Brad Davis, |
This World Ain't No Child
A good-to-better singer and acoustic guitar player, Brad Davis clothes a dozen of his own songs, all but two of them co-writes, in bluegrass and quasi-bluegrass garb. He also produces, with assistance from Dave Sinko, and steps out of the studio with a charmingly crisp, uncluttered sound for himself and his band.
Then, alas, the rub: the songs themselves, or the bulk of them anyway. Everything around them -- voice, harmonies, instruments, mix -- works to positive effect. What follows, however, may not be a problem for at least some potential listeners, but the rest should be warned: Davis's writing on This World Ain't No Child tends to the drearily formulaic, as defined by flavorless country-pop melodies and factory-issue lyrics with all the emotional depth of greeting-card verse. Consider the titles: "Ain't That Just Like Love," "Love You Don't Know," "You & I," "True Love," "Falling" -- well, you get the idea, if you're still awake.
Davis has largely -- albeit not quite wholly -- abandoned the more adventurous Americana-style approach of I'm Not Gonna Let My Blues Bring Me Down and ratcheted down his ambitions. Davis, one suspects, is pitching songs to big-time Nashville producers in search of "product" as opposed to, say, songs. At times one wonders if the bluegrass settings aren't there simply to render the material tolerable to persons who have come for actual music, defined as something that exists on its own terms. Bluegrass trappings excised, most of these effusions would be entirely at home in CMT videos and on CDs by "artists" with soap-opera looks and names.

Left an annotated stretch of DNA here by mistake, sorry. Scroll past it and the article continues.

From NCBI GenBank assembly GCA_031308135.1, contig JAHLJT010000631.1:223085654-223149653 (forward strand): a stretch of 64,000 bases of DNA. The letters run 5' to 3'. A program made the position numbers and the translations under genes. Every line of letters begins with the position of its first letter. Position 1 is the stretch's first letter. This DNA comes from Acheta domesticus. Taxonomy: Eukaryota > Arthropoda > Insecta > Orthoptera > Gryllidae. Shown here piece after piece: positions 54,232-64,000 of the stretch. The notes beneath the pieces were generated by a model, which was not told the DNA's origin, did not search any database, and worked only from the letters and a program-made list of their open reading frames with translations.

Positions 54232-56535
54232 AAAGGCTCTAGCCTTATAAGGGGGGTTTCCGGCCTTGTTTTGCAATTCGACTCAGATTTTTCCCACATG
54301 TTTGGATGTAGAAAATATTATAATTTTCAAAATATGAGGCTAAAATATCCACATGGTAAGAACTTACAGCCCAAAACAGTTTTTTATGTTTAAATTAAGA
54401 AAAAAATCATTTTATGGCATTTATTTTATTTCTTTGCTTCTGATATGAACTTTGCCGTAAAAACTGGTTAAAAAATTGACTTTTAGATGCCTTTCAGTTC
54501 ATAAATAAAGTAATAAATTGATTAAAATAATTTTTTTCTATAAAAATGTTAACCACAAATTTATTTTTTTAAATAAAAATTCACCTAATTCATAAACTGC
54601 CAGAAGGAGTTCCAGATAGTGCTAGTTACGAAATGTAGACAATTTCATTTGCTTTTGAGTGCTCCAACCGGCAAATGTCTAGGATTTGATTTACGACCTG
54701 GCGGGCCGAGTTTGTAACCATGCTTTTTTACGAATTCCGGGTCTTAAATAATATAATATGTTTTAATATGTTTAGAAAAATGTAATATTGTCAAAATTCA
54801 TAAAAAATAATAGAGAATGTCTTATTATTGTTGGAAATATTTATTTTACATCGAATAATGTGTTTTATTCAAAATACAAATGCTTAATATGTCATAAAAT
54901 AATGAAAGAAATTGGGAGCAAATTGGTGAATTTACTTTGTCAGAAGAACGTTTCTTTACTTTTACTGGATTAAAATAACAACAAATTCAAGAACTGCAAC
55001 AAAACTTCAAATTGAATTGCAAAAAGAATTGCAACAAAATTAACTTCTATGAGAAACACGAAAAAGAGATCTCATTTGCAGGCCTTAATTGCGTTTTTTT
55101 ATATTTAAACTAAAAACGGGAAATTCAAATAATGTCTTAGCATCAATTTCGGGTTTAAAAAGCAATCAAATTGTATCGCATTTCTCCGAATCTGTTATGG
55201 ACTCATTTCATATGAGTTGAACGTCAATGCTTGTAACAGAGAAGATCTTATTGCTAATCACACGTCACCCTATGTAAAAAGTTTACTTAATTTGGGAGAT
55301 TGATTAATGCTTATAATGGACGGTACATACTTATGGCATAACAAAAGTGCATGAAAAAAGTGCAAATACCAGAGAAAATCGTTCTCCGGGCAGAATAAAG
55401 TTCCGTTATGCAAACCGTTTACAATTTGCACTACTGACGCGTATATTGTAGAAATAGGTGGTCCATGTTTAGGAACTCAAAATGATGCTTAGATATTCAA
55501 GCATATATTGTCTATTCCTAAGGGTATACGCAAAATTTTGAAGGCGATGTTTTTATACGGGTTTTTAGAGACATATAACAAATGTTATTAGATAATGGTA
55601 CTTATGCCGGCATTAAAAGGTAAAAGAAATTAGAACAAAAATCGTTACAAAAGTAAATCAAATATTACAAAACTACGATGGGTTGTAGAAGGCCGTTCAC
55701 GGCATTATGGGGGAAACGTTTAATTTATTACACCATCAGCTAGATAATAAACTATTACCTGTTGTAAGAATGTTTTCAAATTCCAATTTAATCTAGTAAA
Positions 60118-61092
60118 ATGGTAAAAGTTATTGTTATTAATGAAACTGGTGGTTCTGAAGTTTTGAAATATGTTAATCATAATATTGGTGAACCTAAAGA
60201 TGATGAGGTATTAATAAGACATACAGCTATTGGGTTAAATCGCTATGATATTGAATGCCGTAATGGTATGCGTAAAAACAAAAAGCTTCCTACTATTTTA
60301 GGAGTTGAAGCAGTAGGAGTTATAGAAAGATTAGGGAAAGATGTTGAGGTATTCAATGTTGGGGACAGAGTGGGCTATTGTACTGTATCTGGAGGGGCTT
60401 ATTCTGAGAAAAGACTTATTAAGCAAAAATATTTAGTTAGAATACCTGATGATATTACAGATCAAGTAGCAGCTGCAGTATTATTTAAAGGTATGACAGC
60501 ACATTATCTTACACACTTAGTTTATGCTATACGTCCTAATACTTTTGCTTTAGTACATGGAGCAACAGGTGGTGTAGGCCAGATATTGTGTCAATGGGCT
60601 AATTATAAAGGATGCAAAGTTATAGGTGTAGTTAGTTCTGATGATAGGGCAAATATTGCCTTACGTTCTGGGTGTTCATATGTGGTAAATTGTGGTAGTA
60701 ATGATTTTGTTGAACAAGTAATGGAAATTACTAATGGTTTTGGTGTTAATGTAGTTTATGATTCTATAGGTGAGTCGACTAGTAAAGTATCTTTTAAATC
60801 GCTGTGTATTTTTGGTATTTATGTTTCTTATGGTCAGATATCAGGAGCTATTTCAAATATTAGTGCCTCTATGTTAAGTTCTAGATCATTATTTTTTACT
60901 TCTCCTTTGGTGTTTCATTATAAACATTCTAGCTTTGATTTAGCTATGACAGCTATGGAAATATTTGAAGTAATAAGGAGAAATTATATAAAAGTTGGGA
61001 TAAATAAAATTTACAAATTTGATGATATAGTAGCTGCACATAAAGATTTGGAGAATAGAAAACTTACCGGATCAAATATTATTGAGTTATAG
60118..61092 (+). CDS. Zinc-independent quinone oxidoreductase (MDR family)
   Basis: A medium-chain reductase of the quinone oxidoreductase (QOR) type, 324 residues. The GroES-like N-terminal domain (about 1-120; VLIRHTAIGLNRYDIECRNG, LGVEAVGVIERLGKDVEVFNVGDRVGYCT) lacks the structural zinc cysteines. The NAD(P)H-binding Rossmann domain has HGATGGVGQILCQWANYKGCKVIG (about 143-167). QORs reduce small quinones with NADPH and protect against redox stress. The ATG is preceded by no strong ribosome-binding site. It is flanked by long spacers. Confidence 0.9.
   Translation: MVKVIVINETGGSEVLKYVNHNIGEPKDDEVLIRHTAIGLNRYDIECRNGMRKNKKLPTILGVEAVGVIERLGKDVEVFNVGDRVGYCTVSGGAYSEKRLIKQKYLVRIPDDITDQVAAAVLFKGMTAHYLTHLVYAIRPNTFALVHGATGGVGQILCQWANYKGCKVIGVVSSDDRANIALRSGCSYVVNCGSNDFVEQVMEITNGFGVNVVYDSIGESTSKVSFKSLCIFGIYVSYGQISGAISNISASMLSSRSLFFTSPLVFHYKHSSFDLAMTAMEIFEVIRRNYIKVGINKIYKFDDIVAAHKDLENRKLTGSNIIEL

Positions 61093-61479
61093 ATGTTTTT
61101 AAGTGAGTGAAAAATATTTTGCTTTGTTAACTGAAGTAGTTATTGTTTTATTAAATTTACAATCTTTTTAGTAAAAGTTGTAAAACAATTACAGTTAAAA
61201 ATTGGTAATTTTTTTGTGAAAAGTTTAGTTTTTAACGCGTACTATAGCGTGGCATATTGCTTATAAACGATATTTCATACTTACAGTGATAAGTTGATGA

Happily, four cuts have more than empty calories to offer. "Shadows" (written with Joel Weaver), where his pal Billy Bob Thornton -- yes, the actor, director, occasional musician -- is lead vocalist, could be an outtake from Let My Blues. (Maybe it is; Thornton did figure prominently on that recording.) The title piece (with Billy Montanna) laments the sorry state of humankind and the planet it terrifies. "Holy River" (by Davis alone) is a bluegrass gospel number out of the old school. The tuneful instrumental "LaCrosse" takes its title, I presume, from the lovely college town in southwestern Wisconsin. If so, that should be "La Crosse."
by Jerome Clark